During the break I took from The Paper Dispatch this past month, I finally handed in my MA thesis (!) and took a short, celebratory trip to Istanbul. While there, it was hard to escape the figure and legacy of Mustafa Kemal Atatürk, the founder of the Republic of Turkey.
Atatürk was an important figure in the Mideast region. Not only was he credited as the father of post-Ottoman Turkey, he also transformed the country with intensive westernising and modernising reforms after the proclamation of the Turkish republic on 29th October, 1923. His death on 10th November, 1938 was a major news event for the Mandate Palestine press. (N.B. The week that he died must have been a tough one for newsrooms – it was the same week as Kristallnacht, and the publication of the Woodhead Committee’s report on the partition of Palestine.) Here is a selection of the coverage:
On 10th November, an article on page two of the Jaffa-based Arabic daily Filastin reported that “the disease befalls Atatürk a second time; poor state of health and heightened risk.” Another article from that edition compared Atatürk’s love of the good life – he died of cirrhosis of the liver as a result of alcohol consumption – to his contemporaries Mussolini, Hitler and Stalin. The text pictured below reads: “Between joy and work. Atatürk makes fun of health and hygiene, and loves comfort. In contrast, are his comrades Hitler, Mussolini and Stalin.”
On 11th November, under the headline “Atatürk Dies,” the Tel Aviv-based Hebrew daily Davar described the deceased leader as, “the great reformer, bold fighter against ignorance and reactionism, statesman of strength and talent, a gifted military commander, a leader of the people with enormous influence.”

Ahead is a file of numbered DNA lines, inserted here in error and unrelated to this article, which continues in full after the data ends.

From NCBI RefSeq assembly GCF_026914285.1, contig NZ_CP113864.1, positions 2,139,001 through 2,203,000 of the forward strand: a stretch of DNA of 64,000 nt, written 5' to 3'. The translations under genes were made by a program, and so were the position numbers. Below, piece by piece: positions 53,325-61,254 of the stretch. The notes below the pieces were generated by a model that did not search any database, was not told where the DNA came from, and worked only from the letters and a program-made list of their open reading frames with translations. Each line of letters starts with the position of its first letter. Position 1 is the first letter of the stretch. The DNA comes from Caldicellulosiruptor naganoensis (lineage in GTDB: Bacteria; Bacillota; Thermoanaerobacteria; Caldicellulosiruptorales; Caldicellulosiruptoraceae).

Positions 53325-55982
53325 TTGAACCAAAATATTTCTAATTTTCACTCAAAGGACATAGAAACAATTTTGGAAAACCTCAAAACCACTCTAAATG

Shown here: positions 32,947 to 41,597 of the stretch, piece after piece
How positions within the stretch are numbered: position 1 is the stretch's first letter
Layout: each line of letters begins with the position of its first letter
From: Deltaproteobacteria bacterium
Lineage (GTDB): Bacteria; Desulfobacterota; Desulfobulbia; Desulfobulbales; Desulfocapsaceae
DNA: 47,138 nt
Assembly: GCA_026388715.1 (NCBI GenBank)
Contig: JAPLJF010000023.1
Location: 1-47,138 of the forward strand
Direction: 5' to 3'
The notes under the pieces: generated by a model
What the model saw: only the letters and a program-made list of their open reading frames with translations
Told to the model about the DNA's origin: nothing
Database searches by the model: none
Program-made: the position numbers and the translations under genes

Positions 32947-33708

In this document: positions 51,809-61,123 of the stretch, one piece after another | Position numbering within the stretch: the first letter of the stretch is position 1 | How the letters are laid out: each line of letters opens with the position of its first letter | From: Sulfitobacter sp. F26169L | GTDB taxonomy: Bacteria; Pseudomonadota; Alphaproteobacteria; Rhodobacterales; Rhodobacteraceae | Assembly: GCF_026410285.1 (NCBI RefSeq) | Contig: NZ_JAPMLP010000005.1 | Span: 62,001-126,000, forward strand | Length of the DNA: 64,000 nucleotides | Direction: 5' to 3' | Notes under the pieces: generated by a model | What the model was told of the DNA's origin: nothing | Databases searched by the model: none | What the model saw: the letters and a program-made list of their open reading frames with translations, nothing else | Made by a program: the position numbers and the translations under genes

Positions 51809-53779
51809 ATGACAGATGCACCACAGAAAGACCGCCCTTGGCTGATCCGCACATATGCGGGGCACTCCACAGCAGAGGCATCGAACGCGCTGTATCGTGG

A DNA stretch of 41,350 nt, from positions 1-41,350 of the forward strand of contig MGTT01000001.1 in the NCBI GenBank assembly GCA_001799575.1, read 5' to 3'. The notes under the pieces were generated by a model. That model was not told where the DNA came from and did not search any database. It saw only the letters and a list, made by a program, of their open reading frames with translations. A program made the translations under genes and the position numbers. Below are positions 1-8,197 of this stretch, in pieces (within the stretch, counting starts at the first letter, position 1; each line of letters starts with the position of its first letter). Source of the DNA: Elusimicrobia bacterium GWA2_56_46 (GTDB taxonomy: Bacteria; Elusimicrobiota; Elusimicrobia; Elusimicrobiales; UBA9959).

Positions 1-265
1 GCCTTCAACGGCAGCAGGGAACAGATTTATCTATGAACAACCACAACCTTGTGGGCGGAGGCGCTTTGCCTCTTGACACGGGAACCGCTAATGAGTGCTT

The Jerusalem-based Palestine Post, meanwhile, ran an editorial lauding his achievements as “one of the few great triumphs of reason and progress over backwardness and disintegration which our age can boast.” Here is the full text of the editorial:
Interestingly, the religious-Zionist Tel Aviv-based Hatzofeh only ran a brief front-page article, which gave a dry overview of Atatürk’s life. The content of the article is not as interesting as the fact that it did not contain the kind of tribute that the two Hebrew newspapers mentioned above did. Two brief lines at the end list the following achievments: “Elimination of the caliphate, liberation of women, the introduction of the Latin script (under the Ottomans, Turkish was written in Arabic script), and the total Europeanisation of life.” Was this because of his secularising reforms? Perhaps. Here is the article. The headline reads “Kemal Atatürk dies.”
Aside from his ill health and front-page articles on the death itself, Filastin and the Jaffa-based Arabic broadsheet Al-Difa’ also reported on his funeral, the responses of countries around the world to his passing, and the implications of his death for the Turkish government. On 13th November, Al-Difa’ ran a translation of the Turkish government’s official statement on his death. The text pictured below from that article reads: “Turkey mourns her great leader and humanity loses a luminary. Atatürk is immortal in the hearts of the Turks and in their history.”
On 16th November, Filastin ran a photograph of the deceased leader lying in state ahead of his burial in Ankara. The photo was part of a regular back-page feature of news photos from around the world.